INNOVATIONS in artificial intelligence (AI) technology, coupled with its increased adoption, will have a big impact on the workforce across Asean over the next decade, according to a new study by Cisco and Oxford Economics.
Titled “Technology and the Future of Asean Jobs”, the study claims innovations in digital technology will present big opportunities for Asean economies to boost their productivity and prosperity.
A more widespread adoption of existing technologies, coupled with advances in the use of AI through software, hardware and robotics, will cut costs of goods and services, driving demand and creating millions of new jobs.
The study predicts that the sectors that will see the greatest rise in demand for new workers are wholesale and retail (1.8 million new jobs), manufacturing (0.9 million), construction (0.9 million) and transport (0.7 million).
However, there will be a marked shift in the region’s labour market as lower-skilled jobs are displaced.
“Many skills that we have now will be redundant. The lowest skilled workers will be the most at risk, and the sectors that are most vulnerable are in service and agriculture,” said Cisco South-East Asia president Naveen Menon.
He added that to achieve the same level of output, Asean’s six largest economies will need 28 million fewer workers.
Singapore could see the biggest relative impact, with up to 21% of its workforce displaced.
Vietnam and Thailand are next in line, with 14% and 12% of jobs displaced, respectively.
Indonesia will see about 9.5 million jobs impacted. In Malaysia, 1.2 million jobs will be impacted.
The study predicts that over a 10-year period, the competing effects of job displacement and creation will offset each other. However, many of these new jobs are likely to be created in areas different from those where they are being displaced.
As many as 6.6 million workers across the bloc’s six largest economies will have to adapt their skills and forge a new career path to remain productively employed.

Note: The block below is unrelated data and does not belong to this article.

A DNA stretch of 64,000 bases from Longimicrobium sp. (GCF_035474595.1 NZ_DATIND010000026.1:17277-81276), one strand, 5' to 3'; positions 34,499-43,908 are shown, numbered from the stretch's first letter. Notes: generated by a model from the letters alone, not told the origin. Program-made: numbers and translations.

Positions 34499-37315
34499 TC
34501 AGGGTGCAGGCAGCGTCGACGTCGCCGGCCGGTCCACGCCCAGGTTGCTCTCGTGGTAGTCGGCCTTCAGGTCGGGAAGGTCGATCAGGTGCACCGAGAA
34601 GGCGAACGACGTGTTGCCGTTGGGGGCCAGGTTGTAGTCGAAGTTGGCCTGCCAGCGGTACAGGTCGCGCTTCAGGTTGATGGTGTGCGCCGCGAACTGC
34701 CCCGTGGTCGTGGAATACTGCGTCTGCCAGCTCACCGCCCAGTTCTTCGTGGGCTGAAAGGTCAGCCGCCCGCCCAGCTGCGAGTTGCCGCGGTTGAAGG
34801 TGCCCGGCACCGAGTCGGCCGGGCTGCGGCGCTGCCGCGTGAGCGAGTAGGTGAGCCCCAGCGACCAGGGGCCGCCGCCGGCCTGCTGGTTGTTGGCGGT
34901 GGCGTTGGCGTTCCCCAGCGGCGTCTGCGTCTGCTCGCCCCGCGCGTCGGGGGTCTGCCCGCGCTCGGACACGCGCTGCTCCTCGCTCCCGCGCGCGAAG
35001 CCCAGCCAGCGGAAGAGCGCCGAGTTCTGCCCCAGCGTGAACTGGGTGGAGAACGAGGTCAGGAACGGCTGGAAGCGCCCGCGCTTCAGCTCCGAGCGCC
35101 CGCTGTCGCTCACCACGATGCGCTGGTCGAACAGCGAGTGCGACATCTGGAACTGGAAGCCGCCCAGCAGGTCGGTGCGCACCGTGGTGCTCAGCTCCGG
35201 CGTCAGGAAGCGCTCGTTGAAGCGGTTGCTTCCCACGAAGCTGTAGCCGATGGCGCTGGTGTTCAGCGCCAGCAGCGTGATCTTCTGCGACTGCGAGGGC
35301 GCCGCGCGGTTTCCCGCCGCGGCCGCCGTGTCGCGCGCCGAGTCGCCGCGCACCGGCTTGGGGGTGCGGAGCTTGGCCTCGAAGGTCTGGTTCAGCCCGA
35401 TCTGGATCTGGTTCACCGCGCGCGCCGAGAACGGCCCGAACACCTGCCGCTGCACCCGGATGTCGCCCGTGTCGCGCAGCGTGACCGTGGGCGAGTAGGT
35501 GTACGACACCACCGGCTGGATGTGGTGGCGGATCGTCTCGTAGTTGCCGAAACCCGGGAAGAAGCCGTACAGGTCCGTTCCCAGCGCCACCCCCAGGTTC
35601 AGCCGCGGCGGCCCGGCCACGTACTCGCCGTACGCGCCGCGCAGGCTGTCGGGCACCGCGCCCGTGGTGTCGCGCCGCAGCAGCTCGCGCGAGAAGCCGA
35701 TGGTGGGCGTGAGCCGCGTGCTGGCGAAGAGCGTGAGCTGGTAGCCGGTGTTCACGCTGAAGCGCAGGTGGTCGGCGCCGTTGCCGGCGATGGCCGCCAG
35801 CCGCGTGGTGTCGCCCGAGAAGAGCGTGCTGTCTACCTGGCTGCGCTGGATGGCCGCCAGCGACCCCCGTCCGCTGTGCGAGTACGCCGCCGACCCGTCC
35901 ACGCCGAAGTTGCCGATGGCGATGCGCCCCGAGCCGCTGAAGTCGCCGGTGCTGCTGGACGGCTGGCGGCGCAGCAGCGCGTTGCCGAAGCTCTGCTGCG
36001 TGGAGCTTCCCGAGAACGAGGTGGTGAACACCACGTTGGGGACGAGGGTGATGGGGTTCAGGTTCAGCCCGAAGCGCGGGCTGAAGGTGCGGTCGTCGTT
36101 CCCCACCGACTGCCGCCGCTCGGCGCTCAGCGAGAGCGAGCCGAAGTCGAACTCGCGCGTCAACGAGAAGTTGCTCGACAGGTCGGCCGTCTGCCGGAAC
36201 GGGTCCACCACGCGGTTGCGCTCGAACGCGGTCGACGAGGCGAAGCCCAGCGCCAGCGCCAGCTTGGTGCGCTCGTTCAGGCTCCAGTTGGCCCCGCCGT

The study reveals that 41% of those in displaced jobs are “acutely lacking” the IT skills that new jobs will be demanding. Almost 30% lack “interactive skills” that will be needed for future job openings, such as negotiation, persuasion and customer service skills.
Just over 25% also lack “foundational skills”, like active learning, reading and writing skills.
“This will require all stakeholders – businesses, governments and educators – to work together to ensure the region’s current and future workforce are picking up skills that go beyond just technical knowledge.
“They need skills like problem solving, design and critical thinking, leadership, collaboration, conflict resolution and empathy. In a digital future, where everyone will have access to the same data and information, these skills will be the key differentiator between being employable or not,” Naveen said.
The report suggests a range of training approaches are needed, including greater commitment to on-the-job training, more flexible online courses and work experience schemes to complement or even, in some cases, substitute for a formal school and tertiary education.
“It’s not an exception for Vietnam. The digital transformation is no long a vision, it has become the reality,” said Cisco Vietnam country manager and general director Luong Le Thuy.
The challenge for Vietnam was that low-cost labour comprises the majority of jobs in the country.
“The government needs to have some solution because this is going to be a really big challenge for the society,” she said. — Viet Nam News/Asian News Network